A Birthday and a Piano Lesson

August 8, 2009

 

Yesterday, we went into town to visit the Barely Extended Family, celebrating my daughter’s birthday,  and celebrating Random Granddaughter because we always celebrate her.

I am filled with appreciation. Marrying my wife was like winning the lottery. My daughter being born was like winning the lottery twice. RG–well, I don’t want her to get a swelled head, so if she asks you, tell her the lottery committee is still evaluating her ticket to see if it is genuine.

We not only congratulated my daughter on having a birthday (something just about anyone can do), we also congratulated her on leaving her old job and getting accepted into graduate school. As I mentioned a while back, she was rejected on her first application (for not being a math major), so she completed two years of calculus by distance learning and was accepted on a second application with great enthusiasm.

As I mentioned recently, RG has cast aside her career as an artist, not to mention her earlier careers as a fire chief, railroad engineer, and ferry captain, and has embarked on a career as a concert pianist. Yesterday, she went for her second piano lesson. The teacher lives about five blocks away, so my wife and I walked over with Random Daughter to pick her up.

As we walked up the driveway, through a window we saw RG banging away on a piano with great enthusiasm. Although I could not hear anything through the window, I was impressed with her body language and stage presence. If I had a video to show you, you would agree that RG is now ready for an appearance at Carnegie Hall.

As we stood outside, waiting for the rehearsal to finish, a black and white cat walked up the driveway. The cat looked just like Sylvie, the mommies’ wonderful extroverted cat. The cat is half as big again as Sylvie and is male, and clearly an introvert (like most cats), though he cautiously sniffed my hand. At that moment, the piano teacher’s husband walked up the driveway and greeted us in a friendly way with a British accent.

The piano teacher and RG came out to greet us as well. The piano teacher told us that RG is having a good time and displaying talent as well. Obviously, the piano teacher has a lot of experience in talking to grandparents.

My wife had asked me a question about children’s piano lessons, so I asked the expert. (My wife is too cautious and shy to ask such questions, but now that I am in my 60s, I will ask almost any question to almost anybody.

“When you teach piano to a small child, are the pieces specially adapted for the reach of a small hand?”

“We start with the five basic keys,” she said. “However, you would be amazed at how flexible little hands are, and soon they are reaching for other keys.”

She went on with other good news. “She has learned two songs. Today, she learned ‘Wendy the Whale.’ After she practiced her two pieces, she finished with some improvisation.”

Of course. As soon as she actually appears on stage at Carnegie Hall, the audience will surely want to hear some improvisation besides impeccable performance of old chestnuts of the standard repertoire such as ‘Wendy the Whale.’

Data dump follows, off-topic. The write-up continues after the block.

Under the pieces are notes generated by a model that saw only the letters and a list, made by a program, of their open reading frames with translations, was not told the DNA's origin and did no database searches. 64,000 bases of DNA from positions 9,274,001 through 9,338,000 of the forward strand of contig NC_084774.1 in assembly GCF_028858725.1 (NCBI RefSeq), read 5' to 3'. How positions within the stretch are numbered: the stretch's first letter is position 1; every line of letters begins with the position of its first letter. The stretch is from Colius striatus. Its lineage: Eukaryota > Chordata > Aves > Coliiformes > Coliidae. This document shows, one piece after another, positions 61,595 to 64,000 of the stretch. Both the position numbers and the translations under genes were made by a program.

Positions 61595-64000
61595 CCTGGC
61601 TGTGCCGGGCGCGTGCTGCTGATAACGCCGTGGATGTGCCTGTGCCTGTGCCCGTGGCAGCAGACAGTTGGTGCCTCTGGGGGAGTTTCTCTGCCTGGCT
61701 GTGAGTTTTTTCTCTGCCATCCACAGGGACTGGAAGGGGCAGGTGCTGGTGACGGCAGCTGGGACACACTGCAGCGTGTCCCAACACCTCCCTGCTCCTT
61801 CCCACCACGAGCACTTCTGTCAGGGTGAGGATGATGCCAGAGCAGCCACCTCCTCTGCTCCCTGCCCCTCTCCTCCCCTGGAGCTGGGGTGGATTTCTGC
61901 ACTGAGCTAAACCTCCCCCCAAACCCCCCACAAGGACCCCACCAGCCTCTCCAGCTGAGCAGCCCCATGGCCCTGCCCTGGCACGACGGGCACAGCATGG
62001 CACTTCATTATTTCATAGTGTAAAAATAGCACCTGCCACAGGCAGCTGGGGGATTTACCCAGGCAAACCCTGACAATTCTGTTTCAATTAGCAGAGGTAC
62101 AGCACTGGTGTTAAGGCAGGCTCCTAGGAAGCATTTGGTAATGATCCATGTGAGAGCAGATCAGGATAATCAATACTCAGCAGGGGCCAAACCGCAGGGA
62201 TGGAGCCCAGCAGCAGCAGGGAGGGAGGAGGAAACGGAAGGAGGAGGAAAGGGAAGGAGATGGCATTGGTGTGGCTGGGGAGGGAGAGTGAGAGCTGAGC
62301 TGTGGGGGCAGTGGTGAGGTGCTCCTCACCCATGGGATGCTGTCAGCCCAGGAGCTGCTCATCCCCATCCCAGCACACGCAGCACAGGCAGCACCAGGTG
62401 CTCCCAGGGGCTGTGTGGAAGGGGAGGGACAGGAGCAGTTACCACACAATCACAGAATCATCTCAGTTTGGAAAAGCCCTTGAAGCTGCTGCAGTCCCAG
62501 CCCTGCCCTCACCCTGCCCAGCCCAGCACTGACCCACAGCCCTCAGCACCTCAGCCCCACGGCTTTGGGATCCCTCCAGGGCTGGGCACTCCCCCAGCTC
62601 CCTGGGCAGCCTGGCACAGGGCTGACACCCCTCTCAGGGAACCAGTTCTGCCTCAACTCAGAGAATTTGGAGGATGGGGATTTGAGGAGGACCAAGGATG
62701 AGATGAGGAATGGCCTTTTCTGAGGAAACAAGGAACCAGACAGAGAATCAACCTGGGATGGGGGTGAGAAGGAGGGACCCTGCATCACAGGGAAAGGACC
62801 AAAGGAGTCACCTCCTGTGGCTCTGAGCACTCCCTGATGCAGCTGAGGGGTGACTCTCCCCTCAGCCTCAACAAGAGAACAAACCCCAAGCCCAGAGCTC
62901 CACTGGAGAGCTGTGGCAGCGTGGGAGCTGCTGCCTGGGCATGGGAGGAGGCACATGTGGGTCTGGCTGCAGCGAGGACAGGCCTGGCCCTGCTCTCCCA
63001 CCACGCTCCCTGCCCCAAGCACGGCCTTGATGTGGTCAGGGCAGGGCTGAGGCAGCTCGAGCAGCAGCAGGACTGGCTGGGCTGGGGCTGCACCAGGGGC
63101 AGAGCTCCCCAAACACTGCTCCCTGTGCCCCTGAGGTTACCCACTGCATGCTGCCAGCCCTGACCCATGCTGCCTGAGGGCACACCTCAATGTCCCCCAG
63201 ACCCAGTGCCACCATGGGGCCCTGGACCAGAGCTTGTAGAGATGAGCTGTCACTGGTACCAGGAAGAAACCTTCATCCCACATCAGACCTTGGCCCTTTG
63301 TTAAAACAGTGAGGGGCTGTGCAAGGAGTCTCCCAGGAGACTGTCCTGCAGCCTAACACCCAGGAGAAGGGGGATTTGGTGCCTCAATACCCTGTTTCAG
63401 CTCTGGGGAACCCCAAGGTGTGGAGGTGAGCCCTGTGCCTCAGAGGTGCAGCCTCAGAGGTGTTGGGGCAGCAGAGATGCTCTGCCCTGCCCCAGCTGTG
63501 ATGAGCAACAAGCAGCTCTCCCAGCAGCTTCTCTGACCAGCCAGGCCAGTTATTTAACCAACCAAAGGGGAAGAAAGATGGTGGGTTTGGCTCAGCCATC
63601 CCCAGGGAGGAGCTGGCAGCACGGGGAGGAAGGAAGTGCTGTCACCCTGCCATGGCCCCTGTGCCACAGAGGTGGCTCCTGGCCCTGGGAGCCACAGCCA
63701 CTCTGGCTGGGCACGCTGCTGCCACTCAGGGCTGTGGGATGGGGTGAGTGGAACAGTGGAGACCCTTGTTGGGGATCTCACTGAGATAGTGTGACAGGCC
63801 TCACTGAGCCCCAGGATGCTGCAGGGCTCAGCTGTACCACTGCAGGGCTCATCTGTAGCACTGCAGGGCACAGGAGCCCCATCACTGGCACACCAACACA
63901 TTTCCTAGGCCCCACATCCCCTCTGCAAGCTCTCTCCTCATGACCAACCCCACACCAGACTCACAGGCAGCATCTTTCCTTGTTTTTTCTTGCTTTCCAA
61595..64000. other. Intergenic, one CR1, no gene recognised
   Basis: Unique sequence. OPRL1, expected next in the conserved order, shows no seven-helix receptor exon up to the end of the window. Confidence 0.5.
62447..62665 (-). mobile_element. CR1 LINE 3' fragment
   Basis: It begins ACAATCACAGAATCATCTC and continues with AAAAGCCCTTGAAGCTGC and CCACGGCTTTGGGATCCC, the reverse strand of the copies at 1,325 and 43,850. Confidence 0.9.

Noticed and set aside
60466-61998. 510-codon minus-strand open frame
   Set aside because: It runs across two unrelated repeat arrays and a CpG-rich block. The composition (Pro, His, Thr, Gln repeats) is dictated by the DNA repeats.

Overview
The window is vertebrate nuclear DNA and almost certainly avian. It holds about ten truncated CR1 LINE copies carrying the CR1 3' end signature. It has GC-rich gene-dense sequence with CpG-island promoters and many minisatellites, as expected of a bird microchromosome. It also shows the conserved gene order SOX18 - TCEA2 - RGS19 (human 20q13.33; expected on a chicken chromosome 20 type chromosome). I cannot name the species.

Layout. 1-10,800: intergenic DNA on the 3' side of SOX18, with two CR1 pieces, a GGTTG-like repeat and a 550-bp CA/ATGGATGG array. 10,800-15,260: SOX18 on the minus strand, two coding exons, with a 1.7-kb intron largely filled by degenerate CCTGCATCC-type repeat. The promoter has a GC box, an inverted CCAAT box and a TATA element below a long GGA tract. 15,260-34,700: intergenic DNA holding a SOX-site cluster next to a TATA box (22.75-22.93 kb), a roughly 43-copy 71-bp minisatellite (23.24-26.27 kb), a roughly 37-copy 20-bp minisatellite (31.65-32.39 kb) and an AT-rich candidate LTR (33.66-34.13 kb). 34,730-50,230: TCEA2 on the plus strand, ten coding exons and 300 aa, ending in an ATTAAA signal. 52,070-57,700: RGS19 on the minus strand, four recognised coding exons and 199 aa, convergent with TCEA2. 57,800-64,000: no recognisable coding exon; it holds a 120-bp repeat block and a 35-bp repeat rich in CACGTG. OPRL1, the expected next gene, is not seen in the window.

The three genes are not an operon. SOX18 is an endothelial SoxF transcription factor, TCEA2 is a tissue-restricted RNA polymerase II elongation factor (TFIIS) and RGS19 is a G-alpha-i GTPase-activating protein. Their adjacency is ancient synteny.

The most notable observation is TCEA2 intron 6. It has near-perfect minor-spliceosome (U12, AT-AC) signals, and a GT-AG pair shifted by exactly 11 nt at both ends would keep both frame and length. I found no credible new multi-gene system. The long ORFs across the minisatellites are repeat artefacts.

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9 Responses to “A Birthday and a Piano Lesson”

  1. tammie Says:

    absolutely delightful.

  2. modestypress Says:

    Thank you, Wendy. It was a delightful day, and I am glad I was able to communicate that.


  3. Oh my goodness that is so cute. It sounds like her piano teacher is a real sweet person, too. Thanks for sharing!


  4. What a lovely day … and congrats to RD on jumping the calculus hurdle. That’s quite a feat.

  5. modestypress Says:

    I just realized I called Tammie, “Wendy.”

    Tammie, I apologize.

  6. modestypress Says:

    Waxing, thank you.

  7. modestypress Says:

    David,

    It was indeed a lovely day. And my wife and I are filled with love and admiration for our daughter.

    I am extraordinarily fortunate in the woman I married, and my wife and I both realize that we are extraordinarily fortunate in our daughter.

    As I’ve mentioned, one of our daughter’s nicknames as a child was “Toad” (a name entirely affectionate and accepted by her). As she was growing up and we realized what a gem she is in spirit and intelligence and behavior, my wife and I began to exclaim, “Some Toad!” (deriving the phrase from “Some Pig!” in Charlotte’s Web

  8. spectrum2 Says:

    I affectionately refer to our children as “stink pot” and “goo monster.” I think these names will change. My hubby calls them “scooter and squirt.” You really should watch this family in action.

  9. modestypress Says:

    I would love to watch your family in action, Spectrum.

    My daughter’s main nickname (out of half a dozen we had for her) was “Toad.” My granddaughter does not have one. As seems to be the case most of the time. she is the oddball of an odd family.


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